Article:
top of page
  • Writer's pictureThe Brad Hendricks Law Firm

Injured by Transvaginal Mesh/Bladder Slings to treat Pelvic Organ Prolapse or Stress Urinary Inconti

Little Rock, Arkansas Transvaginal Mesh and Bladder Sling Attorneys

Transvaginal Mesh and Pelvic Organ Prolapse & Stress Urinary Inco
Transvaginal Mesh and Pelvic Organ Prolapse & Stress Urinary Incontinence

The Brad Hendricks Law Firm is investigating claims of severe complications associated with the use of transvaginal surgical mesh and bladder slings, which have been surgically installed to treat Pelvic Organ Prolapse (“POP”) and Stress Urinary Incontinence (“SUI”).

Pelvic Organ Prolapse occur when pelvic organs drop from their normal position because the tissues and muscles of the pelvic floor are no longer able to support the organs, which the uterus and bladder. The muscles and tissue may become torn or weakened because of childbirth or age. For several years surgical mesh has been used to treat POP and stress urinary incontinence.

Historically, surgical mesh has been used since the 1950s to repair abdominal hernias. In the 1970s, gynecologists incorporated surgical mesh to treat POP. Surgical mesh has been used to treat transvaginal POP and SUI since the 1990s.

In 2008, the United States Food and Drug Administration (“FDA”) issued a Public Health Notification (“PHN”) to warn patients about adverse effects related to urogynecologic use of surgical mesh. Between January 1, 2008, and December 31, 2010, 2,874 medical device reports (“MDR”) were submitted chronicling complaints of malfunction, injury and even death. Of those reports, 1,503 were associated with POP, while 1,371 reports were associated with SUI repairs. There were 3,979 reports of injury, death and malfunction between January 1, 2005, and December 31, 2010.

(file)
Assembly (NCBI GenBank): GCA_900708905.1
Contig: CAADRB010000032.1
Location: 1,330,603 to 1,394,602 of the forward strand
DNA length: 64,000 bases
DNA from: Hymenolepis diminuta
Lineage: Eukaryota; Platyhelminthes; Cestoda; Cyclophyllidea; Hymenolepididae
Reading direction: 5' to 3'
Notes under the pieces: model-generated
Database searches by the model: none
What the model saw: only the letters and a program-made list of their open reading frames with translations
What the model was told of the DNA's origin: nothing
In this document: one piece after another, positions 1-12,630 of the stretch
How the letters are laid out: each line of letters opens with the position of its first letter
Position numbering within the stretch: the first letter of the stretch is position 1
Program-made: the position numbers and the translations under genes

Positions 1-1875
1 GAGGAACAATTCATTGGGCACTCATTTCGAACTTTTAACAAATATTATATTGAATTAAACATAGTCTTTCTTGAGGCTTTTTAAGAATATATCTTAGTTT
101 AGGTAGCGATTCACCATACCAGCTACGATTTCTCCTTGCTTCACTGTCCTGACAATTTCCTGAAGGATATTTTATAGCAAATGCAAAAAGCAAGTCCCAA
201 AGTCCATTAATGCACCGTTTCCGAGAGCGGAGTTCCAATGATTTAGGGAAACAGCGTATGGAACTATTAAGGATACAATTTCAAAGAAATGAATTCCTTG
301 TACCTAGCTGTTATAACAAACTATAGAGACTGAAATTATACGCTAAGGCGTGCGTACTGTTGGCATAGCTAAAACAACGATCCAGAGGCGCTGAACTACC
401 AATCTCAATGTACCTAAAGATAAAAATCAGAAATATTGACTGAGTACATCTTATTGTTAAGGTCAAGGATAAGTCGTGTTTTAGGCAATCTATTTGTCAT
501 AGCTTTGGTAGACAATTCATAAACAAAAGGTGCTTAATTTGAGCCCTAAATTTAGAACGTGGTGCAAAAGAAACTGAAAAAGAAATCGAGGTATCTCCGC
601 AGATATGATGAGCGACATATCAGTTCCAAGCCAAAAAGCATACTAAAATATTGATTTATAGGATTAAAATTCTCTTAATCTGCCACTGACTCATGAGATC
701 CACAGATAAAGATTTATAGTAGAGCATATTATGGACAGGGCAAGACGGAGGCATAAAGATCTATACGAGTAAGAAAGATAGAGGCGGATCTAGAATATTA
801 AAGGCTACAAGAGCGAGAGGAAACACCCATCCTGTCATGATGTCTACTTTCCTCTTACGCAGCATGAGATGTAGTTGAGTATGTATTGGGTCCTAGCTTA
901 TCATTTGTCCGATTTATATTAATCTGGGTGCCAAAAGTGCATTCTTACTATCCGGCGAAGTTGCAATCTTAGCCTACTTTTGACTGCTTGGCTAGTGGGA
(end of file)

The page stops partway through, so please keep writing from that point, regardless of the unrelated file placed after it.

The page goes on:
Unfortunately, the FDA has reported, “[m]esh-associated complications are not rare.” Approximately 10 of women undergoing transvaginal POP repair experience vaginal mesh erosion within 12 months of surgery. Mesh contraction, which can cause vaginal shortening, tightening, or vaginal pain is increasingly reported by patients. Some patients require numerous follow up procedures.

Common Complications from Surgeries that Insert Transvaginal Mesh and Bladder Slings

The most common complications associate with the use of transvaginal mesh and bladder slings include the following:

Mesh erosion through the vaginal tissue Chronic vaginal drainage Erosion of the vaginal tissue Feeling as though something is protruding from the vagina Lower back pain Pain during intercourse and Vaginal Pain not related to intercourse Perforations of the bowel, bladder or blood vessels Pressure or feeling of “fullness” in the lower abdomen Reoccurrence of pelvic organ prolapse (POP) or stress urinary incontinence (SUI) Continued urinary problems Vaginal bleeding Vaginal infections Vaginal pain not related to intercourse Vaginal scarring

The Securities and Exchange Commission has reported that approximately 47,000 women have received pelvic mesh implants. To date, more than 600 lawsuits have been filed against manufacturers.

Call Us if You or a Loved One has Been Injured by Transvaginal Mesh used to treat POP or SUI

The Brad Hendricks Law Firm wants to know if you or a loved one has been harmed by transvaginal mesh/bladder slings used to treat Pelvic Organ Prolapse & Stress Urinary Incontinence. Call The Brad Hendricks Law Firm today at (501) 214-0998 or (870) 330-0475 for a free consultation with an experienced team of lawyers and professionals. If you or a loved one has been harmed by this urological or gynecological use of surgical mesh, you can count us to fight to make sure you are compensated for your injuries.[/vc_column_text][/vc_column][vc_column width=”1/4″ css=”.vc_custom_1477681772378{padding-top: 20px !important;padding-right: 20px !important;padding-bottom: 20px !important;padding-left: 20px !important;background-color: #1c7fc2 !important;}”][vc_widget_sidebar sidebar_id=”thefox_mc_sidebar”][/vc_column][/vc_row]

bottom of page